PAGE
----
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Lecture 3

ENGB35H3 Lecture Notes - Lecture 3: Puritans, Chisel


Department
English
Course Code
ENGB35H3
Professor
Natalie Rose
Lecture
3

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ENGB35 – Lecture 3 – Little Women discussion
Little Women:
Not straightforward Puritan literature:
o“Sin” “social”
oC.f. etymology of “moral”: classical Latin moralis concerned with
ethics, morals
Beth is “not… an angel but a very human-like little girl”
Alcott: “ I do it well because it pays well”
o“Never liked girls, or knew many, except my sisters, but our queer
plays and experiences might prove interesting though I doubt it”
Book deeply split between fantasies of rebellion and a proper moral message
and a proper definition of womanhood
3 ways the novel is read:
oStraightforward moral text, reinforces conventional (conservative)
social construction of femininity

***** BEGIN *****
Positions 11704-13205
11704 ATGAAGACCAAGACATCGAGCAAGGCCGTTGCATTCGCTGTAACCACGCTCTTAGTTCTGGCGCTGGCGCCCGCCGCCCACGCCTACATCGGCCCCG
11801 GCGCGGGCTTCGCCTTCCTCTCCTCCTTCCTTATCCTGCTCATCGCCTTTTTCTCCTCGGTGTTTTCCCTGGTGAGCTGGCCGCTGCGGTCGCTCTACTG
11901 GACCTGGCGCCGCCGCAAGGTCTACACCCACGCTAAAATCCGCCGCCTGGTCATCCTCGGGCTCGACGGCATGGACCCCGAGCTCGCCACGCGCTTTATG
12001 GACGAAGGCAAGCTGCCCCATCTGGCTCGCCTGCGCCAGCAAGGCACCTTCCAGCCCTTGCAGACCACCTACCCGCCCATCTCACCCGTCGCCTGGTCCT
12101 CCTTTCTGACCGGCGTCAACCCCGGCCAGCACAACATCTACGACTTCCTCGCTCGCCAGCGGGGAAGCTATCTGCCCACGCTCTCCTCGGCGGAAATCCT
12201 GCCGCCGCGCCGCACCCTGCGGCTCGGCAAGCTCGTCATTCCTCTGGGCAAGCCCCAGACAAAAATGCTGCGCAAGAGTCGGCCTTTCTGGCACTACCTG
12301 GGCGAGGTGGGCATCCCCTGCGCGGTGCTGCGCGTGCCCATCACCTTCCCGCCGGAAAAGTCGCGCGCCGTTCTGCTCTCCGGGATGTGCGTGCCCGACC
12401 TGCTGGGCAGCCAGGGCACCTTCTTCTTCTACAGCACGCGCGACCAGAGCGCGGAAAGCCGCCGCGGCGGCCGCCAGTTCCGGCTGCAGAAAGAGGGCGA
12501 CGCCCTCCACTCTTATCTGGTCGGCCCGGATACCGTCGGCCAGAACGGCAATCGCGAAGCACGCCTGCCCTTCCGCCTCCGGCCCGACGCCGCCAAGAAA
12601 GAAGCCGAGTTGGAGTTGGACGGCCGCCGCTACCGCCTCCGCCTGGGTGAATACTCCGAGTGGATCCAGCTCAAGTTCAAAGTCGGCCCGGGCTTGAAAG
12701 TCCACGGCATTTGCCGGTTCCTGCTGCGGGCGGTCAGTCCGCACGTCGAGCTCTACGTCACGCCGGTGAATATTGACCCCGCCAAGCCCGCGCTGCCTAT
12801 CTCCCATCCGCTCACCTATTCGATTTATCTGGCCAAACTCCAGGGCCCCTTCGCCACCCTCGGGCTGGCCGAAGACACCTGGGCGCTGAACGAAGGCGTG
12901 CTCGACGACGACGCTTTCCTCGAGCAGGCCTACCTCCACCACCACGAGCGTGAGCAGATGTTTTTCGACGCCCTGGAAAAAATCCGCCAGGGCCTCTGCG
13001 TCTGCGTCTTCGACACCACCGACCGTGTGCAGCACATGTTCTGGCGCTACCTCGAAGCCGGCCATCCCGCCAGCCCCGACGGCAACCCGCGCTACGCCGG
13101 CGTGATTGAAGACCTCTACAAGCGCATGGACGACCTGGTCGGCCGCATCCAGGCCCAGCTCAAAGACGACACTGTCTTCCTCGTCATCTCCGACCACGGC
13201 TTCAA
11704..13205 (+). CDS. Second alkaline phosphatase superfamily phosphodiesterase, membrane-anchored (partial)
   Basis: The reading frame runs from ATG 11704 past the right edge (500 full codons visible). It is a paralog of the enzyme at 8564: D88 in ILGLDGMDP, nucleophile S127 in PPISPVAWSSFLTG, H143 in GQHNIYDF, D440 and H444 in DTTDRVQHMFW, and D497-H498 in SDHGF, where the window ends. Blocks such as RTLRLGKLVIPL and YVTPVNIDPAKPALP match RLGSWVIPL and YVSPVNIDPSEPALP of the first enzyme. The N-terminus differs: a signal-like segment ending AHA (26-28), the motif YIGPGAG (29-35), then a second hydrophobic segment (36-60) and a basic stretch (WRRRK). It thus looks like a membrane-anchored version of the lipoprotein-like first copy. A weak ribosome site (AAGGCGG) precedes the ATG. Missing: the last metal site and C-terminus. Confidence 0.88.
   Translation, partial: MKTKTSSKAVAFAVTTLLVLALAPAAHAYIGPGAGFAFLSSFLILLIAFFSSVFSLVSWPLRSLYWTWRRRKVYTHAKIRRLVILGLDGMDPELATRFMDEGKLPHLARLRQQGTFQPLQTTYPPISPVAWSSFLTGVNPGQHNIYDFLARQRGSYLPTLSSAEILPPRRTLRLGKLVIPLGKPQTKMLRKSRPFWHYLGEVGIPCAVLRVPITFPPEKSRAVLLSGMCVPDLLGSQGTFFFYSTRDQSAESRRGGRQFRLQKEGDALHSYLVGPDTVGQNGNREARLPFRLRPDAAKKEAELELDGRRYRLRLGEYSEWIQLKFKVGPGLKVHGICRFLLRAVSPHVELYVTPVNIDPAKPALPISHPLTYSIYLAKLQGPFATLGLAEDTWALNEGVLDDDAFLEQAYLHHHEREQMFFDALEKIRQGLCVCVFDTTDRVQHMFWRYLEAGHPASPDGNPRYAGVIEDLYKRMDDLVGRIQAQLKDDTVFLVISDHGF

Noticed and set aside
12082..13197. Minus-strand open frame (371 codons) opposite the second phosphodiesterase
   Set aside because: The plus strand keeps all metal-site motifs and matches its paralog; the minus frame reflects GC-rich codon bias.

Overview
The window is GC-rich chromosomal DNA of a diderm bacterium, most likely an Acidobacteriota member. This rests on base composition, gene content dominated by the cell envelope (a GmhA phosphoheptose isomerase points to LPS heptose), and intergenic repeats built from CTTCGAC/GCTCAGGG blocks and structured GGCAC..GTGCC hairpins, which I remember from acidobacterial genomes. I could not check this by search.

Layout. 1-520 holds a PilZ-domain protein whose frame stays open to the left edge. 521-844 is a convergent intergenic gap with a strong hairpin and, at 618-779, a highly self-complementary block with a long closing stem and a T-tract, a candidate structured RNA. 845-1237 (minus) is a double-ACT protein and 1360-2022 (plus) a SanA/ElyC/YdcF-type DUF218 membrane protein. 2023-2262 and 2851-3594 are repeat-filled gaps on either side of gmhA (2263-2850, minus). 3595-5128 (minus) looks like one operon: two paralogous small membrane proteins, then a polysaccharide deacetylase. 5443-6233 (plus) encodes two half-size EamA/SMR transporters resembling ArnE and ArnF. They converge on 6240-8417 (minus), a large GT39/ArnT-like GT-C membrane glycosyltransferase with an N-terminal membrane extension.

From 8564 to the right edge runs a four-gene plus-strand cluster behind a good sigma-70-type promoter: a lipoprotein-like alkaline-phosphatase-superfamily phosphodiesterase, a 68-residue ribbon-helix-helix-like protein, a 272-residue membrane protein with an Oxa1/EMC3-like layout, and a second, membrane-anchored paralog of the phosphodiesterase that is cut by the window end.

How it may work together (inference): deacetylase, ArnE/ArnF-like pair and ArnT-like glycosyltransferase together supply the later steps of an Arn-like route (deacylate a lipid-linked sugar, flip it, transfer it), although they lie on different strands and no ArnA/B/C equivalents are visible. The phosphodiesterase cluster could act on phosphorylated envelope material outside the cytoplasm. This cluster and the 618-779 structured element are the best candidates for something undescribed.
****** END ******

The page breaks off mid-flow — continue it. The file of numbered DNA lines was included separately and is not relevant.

oRadical text for its time
oRadical text because problematizes social constructions of gender to
such an extent that it’s actually quite radical
Beginning of a new era
“Overt” and “covert” messages
Girl’s fiction tend to end more conservatory
What does the title suggest about childhood and gender?
Transition from girls womanhood
Practicing how to become a proper woman
E.g. Ch.5: When Jo meets Laurie
oThe author still sets up Jo as a child who doesn’t want to grow up and
become a woman and when Meg teases Jo about Laurie, Mrs. March
reminded them children should remain children as long as possible
There was a saying : “You may chisel a boy into shape… But you cannot
hammer a girl into anything. She grows as a flower does” (John Ruskin,
Sesame and Lilies, 1865)
To become a “little women” isn’t an easy thing to accomplish, according to the
novel
Mr. March’s letter:
Questions to consider:
oWhat model of little womanhood is this?
oWhy does Mr. March refer to the girls as “little women”?
Mr. March: Spokesperson of the puritan’s view of this novel
Religious puritan model
Male/father ideal is present
My view of the second question above: The term/idea of
“little women” shows how the girls still hasn’t conquer their
burdens and they complain about small things all the time,
depicts how the girls are still immature and needs to learn to
accept what they have and conquer their burdens in order to
become what is known as a proper woman to the society back
then
Classmate’s view of the first question above:
Alcott’s intention acknowledging the struggle
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